According to the World Health Organization, schistosomes, or blood worms, kill as many as a million people annually. Because these flukes are endemic to tropical areas, people living in more temperate climates are unaware of the danger these parasites pose.
The schistosoma reproduces in the human body. Production of 200 to 2,000 eggs per day damages blood vessels
Blood vessels break and eggs are discharged into the intestine or urinary track. Infected feces or urine, not properly treated, ends up in water sources.
The egg produces the larval form of the parasite. It seeks freshwater snails as an intermediate host and divides into thousands, which are expelled into the water.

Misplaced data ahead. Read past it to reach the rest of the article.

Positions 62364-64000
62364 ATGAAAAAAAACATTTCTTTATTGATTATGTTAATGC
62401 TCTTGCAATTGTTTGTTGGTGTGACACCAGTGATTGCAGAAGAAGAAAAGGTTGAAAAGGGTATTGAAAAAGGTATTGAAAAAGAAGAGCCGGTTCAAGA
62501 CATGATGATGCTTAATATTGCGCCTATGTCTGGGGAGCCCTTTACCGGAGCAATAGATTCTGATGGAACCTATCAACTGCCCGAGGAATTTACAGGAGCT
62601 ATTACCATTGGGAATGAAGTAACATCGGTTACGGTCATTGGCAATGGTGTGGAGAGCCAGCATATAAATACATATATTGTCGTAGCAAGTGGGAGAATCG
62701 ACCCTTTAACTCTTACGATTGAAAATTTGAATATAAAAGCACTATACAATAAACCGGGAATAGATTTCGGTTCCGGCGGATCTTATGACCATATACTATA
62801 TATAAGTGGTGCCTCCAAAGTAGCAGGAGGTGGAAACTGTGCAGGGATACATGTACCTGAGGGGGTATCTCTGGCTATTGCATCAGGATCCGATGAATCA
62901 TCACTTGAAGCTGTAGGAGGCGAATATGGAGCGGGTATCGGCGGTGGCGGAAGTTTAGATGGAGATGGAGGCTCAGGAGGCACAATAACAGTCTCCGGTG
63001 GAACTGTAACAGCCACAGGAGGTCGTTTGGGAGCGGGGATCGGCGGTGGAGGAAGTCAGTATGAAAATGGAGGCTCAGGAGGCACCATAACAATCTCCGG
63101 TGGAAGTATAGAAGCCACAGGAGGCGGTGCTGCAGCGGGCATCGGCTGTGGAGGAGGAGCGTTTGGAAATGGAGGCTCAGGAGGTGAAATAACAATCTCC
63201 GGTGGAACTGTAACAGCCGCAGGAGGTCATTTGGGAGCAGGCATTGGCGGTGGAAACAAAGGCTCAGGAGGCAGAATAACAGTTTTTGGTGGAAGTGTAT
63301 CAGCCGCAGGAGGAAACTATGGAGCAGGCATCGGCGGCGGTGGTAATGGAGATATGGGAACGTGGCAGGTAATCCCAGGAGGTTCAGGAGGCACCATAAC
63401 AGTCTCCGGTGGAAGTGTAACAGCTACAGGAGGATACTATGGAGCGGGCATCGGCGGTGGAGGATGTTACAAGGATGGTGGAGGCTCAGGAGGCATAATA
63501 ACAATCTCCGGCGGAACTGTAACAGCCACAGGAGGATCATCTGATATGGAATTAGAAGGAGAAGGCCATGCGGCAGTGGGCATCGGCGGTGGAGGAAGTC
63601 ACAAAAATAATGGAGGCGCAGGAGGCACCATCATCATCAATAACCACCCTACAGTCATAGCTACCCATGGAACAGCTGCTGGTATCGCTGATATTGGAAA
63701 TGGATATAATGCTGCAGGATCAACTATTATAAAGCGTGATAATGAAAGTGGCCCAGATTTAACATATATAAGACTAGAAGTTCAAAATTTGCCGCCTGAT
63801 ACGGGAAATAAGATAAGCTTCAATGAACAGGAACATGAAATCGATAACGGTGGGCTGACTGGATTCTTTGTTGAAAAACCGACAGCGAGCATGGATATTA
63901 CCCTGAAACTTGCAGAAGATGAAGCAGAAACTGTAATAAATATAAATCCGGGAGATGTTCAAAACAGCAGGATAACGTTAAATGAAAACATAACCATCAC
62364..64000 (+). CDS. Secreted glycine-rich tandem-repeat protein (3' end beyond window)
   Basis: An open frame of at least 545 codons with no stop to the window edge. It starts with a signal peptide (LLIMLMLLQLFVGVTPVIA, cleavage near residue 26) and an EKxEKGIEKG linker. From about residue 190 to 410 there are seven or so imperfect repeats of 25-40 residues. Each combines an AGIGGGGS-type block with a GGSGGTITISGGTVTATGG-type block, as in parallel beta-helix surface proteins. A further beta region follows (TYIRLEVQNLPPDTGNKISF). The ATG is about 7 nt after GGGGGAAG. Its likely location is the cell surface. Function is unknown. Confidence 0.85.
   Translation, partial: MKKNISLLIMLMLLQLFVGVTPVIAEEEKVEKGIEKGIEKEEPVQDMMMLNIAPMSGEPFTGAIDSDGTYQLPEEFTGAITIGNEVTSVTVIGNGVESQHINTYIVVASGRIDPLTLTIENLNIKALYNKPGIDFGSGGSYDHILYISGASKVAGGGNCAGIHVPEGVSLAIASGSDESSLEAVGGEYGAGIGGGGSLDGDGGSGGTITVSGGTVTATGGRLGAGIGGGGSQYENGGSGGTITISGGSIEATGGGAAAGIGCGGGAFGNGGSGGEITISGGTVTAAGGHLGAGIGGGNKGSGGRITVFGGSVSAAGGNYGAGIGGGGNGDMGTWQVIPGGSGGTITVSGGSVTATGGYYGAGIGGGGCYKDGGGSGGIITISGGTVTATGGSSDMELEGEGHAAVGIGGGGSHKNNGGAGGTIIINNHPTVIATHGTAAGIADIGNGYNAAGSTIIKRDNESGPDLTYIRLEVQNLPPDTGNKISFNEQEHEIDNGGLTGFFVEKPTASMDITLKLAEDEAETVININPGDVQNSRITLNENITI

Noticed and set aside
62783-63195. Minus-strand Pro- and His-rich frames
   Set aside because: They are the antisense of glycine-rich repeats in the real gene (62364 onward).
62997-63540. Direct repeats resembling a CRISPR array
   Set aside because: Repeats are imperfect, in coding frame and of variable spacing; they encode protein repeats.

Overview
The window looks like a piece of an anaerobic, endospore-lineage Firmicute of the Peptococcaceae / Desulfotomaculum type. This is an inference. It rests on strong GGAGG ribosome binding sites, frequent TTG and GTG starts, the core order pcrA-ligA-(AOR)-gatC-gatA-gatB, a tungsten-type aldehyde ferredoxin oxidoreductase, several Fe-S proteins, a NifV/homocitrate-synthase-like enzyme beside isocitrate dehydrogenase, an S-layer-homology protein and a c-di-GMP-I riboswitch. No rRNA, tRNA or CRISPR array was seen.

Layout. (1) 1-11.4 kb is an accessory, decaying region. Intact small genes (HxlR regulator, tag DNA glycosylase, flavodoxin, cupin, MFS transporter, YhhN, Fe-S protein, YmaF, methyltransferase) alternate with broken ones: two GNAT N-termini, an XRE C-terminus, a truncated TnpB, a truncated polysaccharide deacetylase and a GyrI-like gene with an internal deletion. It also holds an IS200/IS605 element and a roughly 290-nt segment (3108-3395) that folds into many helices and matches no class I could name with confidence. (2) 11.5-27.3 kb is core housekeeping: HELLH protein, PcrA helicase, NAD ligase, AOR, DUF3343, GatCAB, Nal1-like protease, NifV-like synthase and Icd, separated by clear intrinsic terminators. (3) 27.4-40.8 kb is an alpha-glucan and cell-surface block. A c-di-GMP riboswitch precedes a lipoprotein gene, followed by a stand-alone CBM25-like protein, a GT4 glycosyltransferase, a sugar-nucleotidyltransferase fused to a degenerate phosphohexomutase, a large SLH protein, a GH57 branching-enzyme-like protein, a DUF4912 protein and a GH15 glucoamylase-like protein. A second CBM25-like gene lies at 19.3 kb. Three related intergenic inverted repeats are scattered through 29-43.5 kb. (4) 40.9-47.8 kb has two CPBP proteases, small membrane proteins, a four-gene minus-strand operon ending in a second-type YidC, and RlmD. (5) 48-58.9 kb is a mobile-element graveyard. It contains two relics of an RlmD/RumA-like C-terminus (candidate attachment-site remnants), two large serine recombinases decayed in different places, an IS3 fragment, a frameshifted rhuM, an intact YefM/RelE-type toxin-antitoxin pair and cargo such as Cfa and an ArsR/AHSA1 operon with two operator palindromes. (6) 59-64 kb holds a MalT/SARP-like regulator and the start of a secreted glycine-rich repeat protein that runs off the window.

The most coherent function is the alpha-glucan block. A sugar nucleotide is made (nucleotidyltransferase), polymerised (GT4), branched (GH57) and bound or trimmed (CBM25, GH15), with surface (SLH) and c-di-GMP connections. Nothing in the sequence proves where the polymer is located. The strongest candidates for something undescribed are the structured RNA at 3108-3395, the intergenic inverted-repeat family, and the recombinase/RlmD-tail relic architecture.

Humans swimming or working in infected water contact a schistosoma, which bores into an artery and travels to the intestine or bladder to reside.
Symptoms and Treatment
Early symptoms include abdominal pain and diarrhea. If you suspect exposure and manifest these symptoms, see a doctor immediately.